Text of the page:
Goodnight Raleigh - a look at the art, architecture, history, and people of the city at night

Former Fire Station Four to be Replaced by a Mattress Store

One of the very few noteworthy structures on Wake Forest Road near the beltline is set to be razed. The 1960s era former Fire Station Four above will soon be replaced with a mattress store.

The old fire station is home to Oak City Coffee Roasters, and the company is having an open house on Saturday. If you’d like to see how coffee is roasted or just see the old fire station before it’s destroyed, now is your chance.

Fire Station Four in 1980. Courtesy Raleigh Public Affairs and Mike Legeros

Station Four History

The definitive source for any local Fire Department history is Mike Legeros. His blog and fire history pages are well worth a read for history and information on Raleigh and surrounding areas. He shares this bit of Fire Station Four history:

On April 12, 1963, the station was relocated to 2913 Wake Forest Road. The Jefferson Street station was sold and remains privately owned. The $63,000, two-bay, brick station was one of three fire stations opened in the spring of 1963. Located just north of the Six Forks Road intersection, the 3,984-square-foot facility included a sign and warning lights strung over Wake Forest Road. The first call from the new station was dryer fire at 815 E. Whitaker Mill Rd. dispatched at 12:17 p.m. Station 4 on Wake Forest Road also housed a tanker from 1968 to 1986, and a Battalion Chief from 1971 to 1975, and from 1977 to 1978.

– Mike Legeros

Inside Oak City Coffee Roasters

New Life as a Coffee Roasting Business

Oak City Coffee Roasters is currently in the former fire station, and is a unique business in this part of Raleigh. Supplying both retail and wholesale, it’s a local company that believes in making a difference for good, in addition to providing coffee:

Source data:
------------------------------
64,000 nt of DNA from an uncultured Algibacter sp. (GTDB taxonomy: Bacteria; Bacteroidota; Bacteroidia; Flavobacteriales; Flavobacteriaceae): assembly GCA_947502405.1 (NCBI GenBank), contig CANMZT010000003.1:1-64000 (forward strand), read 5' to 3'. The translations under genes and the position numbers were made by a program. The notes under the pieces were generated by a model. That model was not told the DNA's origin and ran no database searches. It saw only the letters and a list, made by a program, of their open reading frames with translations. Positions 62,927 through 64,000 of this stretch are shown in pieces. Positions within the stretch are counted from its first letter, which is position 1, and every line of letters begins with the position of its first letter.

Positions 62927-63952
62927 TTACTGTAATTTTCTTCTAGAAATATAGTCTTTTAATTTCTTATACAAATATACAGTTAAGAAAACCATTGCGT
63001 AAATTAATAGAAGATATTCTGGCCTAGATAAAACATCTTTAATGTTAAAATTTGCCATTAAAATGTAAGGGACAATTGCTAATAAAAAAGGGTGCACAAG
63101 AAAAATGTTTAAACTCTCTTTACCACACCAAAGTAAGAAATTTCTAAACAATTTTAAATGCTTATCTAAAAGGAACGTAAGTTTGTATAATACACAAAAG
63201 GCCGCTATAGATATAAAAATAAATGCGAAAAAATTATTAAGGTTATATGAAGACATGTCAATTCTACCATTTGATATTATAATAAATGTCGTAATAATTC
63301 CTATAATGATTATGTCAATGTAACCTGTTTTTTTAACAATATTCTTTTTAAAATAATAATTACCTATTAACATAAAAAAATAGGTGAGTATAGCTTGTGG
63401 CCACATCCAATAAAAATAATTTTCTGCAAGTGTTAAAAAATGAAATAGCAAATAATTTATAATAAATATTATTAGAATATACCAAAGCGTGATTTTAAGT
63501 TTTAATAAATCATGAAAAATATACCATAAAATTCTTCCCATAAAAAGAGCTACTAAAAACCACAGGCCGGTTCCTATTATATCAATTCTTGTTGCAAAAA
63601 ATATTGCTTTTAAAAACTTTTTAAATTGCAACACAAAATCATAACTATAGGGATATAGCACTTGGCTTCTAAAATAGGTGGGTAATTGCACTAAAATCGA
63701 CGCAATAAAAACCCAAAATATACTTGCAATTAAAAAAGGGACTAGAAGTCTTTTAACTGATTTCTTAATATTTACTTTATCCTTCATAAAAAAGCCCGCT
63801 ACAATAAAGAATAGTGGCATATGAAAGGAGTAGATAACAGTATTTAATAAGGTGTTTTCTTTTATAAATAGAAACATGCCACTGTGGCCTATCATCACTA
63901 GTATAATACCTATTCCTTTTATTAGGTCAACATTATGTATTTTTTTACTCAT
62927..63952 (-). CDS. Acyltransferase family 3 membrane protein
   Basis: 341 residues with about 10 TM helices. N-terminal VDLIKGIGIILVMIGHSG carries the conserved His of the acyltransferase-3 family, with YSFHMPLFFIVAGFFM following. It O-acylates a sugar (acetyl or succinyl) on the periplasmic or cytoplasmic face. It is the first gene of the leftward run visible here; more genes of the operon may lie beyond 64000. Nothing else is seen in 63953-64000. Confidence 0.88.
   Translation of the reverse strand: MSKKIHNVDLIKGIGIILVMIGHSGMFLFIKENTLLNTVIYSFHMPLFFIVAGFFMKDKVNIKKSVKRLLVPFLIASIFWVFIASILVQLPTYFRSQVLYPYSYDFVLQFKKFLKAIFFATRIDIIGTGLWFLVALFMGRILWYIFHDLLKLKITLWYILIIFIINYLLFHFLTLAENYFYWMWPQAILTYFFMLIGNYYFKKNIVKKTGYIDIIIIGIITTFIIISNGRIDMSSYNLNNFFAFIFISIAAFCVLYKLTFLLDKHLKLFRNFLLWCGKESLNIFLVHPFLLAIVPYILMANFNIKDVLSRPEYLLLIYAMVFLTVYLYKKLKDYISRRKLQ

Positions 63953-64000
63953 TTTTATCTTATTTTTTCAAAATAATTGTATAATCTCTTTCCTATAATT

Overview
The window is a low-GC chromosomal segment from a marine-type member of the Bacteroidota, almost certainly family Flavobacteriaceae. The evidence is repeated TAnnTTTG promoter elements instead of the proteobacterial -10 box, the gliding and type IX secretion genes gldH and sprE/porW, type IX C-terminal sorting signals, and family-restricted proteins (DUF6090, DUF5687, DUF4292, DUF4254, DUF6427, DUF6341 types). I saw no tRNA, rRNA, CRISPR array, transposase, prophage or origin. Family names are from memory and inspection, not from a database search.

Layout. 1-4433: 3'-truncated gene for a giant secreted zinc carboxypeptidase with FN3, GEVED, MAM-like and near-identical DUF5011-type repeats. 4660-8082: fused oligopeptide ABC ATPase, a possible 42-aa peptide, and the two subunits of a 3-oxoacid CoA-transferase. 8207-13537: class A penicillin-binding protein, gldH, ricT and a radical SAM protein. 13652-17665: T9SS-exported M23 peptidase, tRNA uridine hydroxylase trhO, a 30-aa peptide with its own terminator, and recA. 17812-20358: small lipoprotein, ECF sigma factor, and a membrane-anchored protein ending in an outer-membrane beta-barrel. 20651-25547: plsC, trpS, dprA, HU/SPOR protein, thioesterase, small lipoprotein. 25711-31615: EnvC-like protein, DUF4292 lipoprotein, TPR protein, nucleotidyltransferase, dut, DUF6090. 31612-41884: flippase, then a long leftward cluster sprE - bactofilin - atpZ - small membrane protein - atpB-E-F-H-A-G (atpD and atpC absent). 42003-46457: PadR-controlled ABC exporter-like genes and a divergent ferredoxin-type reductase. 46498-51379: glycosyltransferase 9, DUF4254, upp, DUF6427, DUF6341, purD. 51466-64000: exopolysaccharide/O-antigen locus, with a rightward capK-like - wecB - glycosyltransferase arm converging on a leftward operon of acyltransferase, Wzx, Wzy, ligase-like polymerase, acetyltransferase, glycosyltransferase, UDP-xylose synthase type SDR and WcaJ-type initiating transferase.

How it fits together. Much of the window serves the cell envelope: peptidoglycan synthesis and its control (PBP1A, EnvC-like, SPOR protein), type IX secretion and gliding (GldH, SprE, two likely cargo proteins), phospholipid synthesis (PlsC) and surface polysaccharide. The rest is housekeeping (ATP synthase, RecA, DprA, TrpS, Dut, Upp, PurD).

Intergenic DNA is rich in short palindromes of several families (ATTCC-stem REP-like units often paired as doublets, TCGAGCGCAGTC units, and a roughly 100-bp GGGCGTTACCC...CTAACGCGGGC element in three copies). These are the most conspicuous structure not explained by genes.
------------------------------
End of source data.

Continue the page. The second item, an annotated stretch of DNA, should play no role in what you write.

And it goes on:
We roast because we believe something.

We simply believe in changing the world. And in everything we do, we’re taking that idea as far as we can. That happens to result in great coffee. And we’re making this about everything coffee can be. It can be delicious, sure. There’s a perfect cup of coffee out there, and we’re after it. But we’re thinking bigger. Coffee is the world’s most shared connection. Can it be a medium for cultural exchange? For understanding? For compassion? For community and social development? Can it be about love and not money? We believe it can.

Raleigh is full of coffee lovers, and now we have our own coffee, freshly roasted here in town. We’re filling the air of Raleigh with the aroma of roasting coffee. We hope that puts a smile on every face. In this increasingly stressed out world, we’re doing our part to put love in the air.

If you’ve ever been curious about the roasting process or would like to meet a wonderful small local business, go to their open house event on Saturday:

We’ve been roasting coffee all year in the old Raleigh Fire Station on Wake Forest Rd. Its time to throw open the doors and invite Raleigh for an Open House. Just show up. All of Raleigh is invited! It’ll be an awesome venue for the night.

Parking is available next door at the car wash.

Saturday, December 29, 2012 from 6:00 PM to 11:00 PM

2913 Wake Forest Road

It’s a shame this last bit of uniquity and history on this part of Wake Forest Road will be replaced by a bland building. It’s scheduled to be destroyed in January, so stop by on Saturday to check it out before it’s gone.

Related Articles:

Further Reading:

 


Discuss Raleigh

  • Recent Comments:

    • Clifton Wright/Reta: I think the Bar-B-Q restaurant on South Saunders Street in the ’60s was Sauls. Love Old...
    • R. Estep: Geoff Yorke,thanks for answering . I did find your Mom’s name in the 1928 Morson Yearbook. She was in...
    • Bobby Clay: I was the president of the Hugh Morson High School class of 1954. Our classmates have remained close...
    • Geoff Yorke: Responding very belatedly to a May, 2014, posting by R. Estep, my mother’s maiden name was Drexel...
    • Mary: I never saw Hugh Morson school, having only been born in 1964, but your demolition photos break my heart .....
    • Jeri Lewis: My husband has a 1927, 1937 and 1952 Oakleaf. His name is William Holt Lewis, Jr. or Bill Lewis.
    • Jeri Lewis: Have a 1937 Oakleaf year book with Rachael Edwards name listed as a sub-freshman class. There is a...
    • SClapp: My grandfather, Orin Honeycutt, was a clerk (night clerk) at the hotel in the late 1920′s :)


  •